The Bible

Bible Usage:


  • Included in Eastons: No
  • Included in Hitchcocks: No
  • Included in Naves: No
  • Included in Smiths: No
  • Included in Websters: Yes
  • Included in Strongs: Yes
  • Included in Thayers: Yes
  • Included in BDB: Yes

Strongs Concordance:

Webster's 1828 Dictionary

WEAK, adjective [G. The primary sense of the root is to yield, fail, give way, recede, or to be soft.]

1. Having little physical strength; feeble. Children are born weak; men are rendered weak by disease.

2. Infirm; not healthy; as a weak constitution.

3. Not able to bear a great weight; as a weak bridge; weak timber.

4. Not strong; not compact; easily broken; as a weak ship; a weak rope.

5. Not able to resist a violent attack; as a weak fortress.

6. Soft; pliant; not stiff.

7. Low; small; feeble; as a weak voice.

8. Feeble of mind; wanting spirit; wanting vigor of understanding; as a weak prince; a weak magistrate.

To think every thing disputable, si a proof of a weak mind and captious temper.

9. Not much impregnated with ingredients, or with things that excite action, or with stimulating and nourishing substances; as weak broth; weak tea; weak toddy; a weak solution; a weak decoction.

10. Not politically powerful; as a weak nation or state.

11. Not having force of authority or energy; as a weak government.

12. Not having moral force or power to convince; not well supported by truth or reason; as a weak argument.

13. Not well supported by argument; as weak reasoning.

14. Unfortified; accessible; impressible; as the weak side of a person.

15. Not having full conviction or confidence; as weak in faith.

16. weak land is land of a light thin soil. [I believe never used in New England.]

WEAK, verb transitive To make weak [Not used.]

WEAK, verb intransitive To become weak [Not used.]

Webster's 1828 Dictionary

WEAKEN, verb transitive

1. To lessen the strength of, or to deprive of strength; to debilitate; to enfeeble; as, to weaken the body; to weaken the mind; to weaken the hands of the magistrate; to weaken the force of an objection or an argument.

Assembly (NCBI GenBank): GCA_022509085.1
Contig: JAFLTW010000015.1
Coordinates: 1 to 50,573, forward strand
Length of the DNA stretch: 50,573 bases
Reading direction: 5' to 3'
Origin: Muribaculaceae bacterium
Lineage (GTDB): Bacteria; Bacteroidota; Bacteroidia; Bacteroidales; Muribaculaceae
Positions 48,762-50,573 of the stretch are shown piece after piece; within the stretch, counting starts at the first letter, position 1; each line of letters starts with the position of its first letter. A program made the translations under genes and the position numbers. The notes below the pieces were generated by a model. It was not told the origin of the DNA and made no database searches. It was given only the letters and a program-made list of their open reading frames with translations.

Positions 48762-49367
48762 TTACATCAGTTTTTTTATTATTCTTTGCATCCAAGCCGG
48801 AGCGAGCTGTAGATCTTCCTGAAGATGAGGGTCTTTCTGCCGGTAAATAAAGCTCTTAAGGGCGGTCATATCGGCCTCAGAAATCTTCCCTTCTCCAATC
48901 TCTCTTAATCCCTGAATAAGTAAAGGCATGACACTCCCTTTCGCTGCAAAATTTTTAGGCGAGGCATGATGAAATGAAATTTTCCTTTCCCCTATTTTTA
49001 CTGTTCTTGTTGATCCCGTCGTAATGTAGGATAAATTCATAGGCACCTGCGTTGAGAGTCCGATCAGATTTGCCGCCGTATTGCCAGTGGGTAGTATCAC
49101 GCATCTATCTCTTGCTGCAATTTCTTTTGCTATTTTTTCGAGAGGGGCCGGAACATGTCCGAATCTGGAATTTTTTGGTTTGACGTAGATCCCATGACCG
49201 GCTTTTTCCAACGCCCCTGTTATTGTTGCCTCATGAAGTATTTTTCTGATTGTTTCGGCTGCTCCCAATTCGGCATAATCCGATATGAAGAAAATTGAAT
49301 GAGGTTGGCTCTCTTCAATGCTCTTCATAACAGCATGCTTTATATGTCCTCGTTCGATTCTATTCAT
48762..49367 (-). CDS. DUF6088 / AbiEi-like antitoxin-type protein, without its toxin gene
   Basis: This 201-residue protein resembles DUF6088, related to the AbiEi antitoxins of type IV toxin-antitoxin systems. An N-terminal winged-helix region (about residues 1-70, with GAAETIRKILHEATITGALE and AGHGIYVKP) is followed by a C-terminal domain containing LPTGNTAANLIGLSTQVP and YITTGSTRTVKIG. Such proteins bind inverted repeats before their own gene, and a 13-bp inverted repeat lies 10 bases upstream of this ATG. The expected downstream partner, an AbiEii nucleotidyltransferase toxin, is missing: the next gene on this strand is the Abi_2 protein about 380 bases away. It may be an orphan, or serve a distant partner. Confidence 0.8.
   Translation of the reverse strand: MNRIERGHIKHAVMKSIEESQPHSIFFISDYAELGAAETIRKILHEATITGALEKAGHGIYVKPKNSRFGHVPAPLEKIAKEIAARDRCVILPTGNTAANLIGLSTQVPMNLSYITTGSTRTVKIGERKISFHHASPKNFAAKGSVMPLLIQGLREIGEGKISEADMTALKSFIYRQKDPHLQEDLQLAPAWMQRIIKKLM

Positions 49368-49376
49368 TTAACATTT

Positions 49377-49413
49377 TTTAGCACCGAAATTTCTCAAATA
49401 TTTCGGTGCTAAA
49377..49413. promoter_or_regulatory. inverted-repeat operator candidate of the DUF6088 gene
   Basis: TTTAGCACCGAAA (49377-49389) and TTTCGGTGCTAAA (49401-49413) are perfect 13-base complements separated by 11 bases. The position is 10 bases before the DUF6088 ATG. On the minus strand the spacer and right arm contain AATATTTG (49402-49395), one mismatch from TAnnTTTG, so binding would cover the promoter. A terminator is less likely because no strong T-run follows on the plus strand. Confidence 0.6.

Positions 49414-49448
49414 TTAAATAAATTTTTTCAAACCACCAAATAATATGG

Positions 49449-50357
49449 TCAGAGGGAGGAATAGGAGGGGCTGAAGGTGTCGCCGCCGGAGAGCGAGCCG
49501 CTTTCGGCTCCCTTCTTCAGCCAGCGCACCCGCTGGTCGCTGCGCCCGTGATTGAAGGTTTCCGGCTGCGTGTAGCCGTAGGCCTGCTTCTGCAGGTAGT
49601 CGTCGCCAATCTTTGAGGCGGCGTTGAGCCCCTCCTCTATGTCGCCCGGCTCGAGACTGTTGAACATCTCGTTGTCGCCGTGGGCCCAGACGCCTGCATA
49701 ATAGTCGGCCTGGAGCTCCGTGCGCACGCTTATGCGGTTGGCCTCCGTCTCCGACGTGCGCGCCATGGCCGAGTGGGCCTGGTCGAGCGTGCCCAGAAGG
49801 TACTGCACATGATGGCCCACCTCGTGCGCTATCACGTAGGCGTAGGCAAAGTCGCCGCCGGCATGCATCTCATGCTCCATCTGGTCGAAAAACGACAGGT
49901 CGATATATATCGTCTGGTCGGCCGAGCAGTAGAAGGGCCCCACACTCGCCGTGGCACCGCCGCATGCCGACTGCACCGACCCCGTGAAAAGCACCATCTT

2. To reduce in strength or spirit; as, to weaken tea; to weaken any solution or decoction.

Webster's 1828 Dictionary

WEAKENED, participle passive Debilitated; enfeebled; reduced in strength.

Webster's 1828 Dictionary

WEAKENER, noun He or that which weakens.

Webster's 1828 Dictionary

WEAKENING, participle present tense Debilitating; enfeebling; reducing the strength or vigor of any thing.

Webster's 1828 Dictionary

WEAK-HEARTED, adjective Having little courage; dispirited.

Webster's 1828 Dictionary

WEAKLING, noun A feeble creature.

Webster's 1828 Dictionary

WEAKLY, adverb

1. Feebly; with little physical strength; faintly; not forcible; as a fortress weakly defended.

2. With want of efficacy.

Was plighted faith so weakly seald above?

3. With feebleness of mind or intellect; indiscretely; injuriously.

Beneath pretended justice weakly fall.

4. Timorously; with little courage or fortitude.

WEAKLY, adjective Not strong of constitution; infirm; as a weakly woman; a man of a weakly constitution.

Webster's 1828 Dictionary


1. Want of physical strength; want of force or vigor; feebleness; as the weakness of a child; the weakness of an invalid; the weakness of a wall or bridge, or of thread or cordage.

2. Want of sprightliness.

Soft, without weakness; without glaring, gay.

3. Want of steadiness.

By such a review, we shall discern and strengthen our weaknesses.

4. Infirmity; unhealthiness; as weakness of constitution.

5. Want of moral force or effect upon the mind; as the weakness of evidence; the weakness of arguments.

6. Want of judgment; feebleness of mind; foolishness.

All wickedness is weakness

7. Defect; failing; fault; with a plural.

Many take pleasure in spreading abroad the weaknesses of an exalted character.

Webster's 1828 Dictionary

WEAKSIDE, noun [weak and side.] Foible; deficience; failing; infirmity.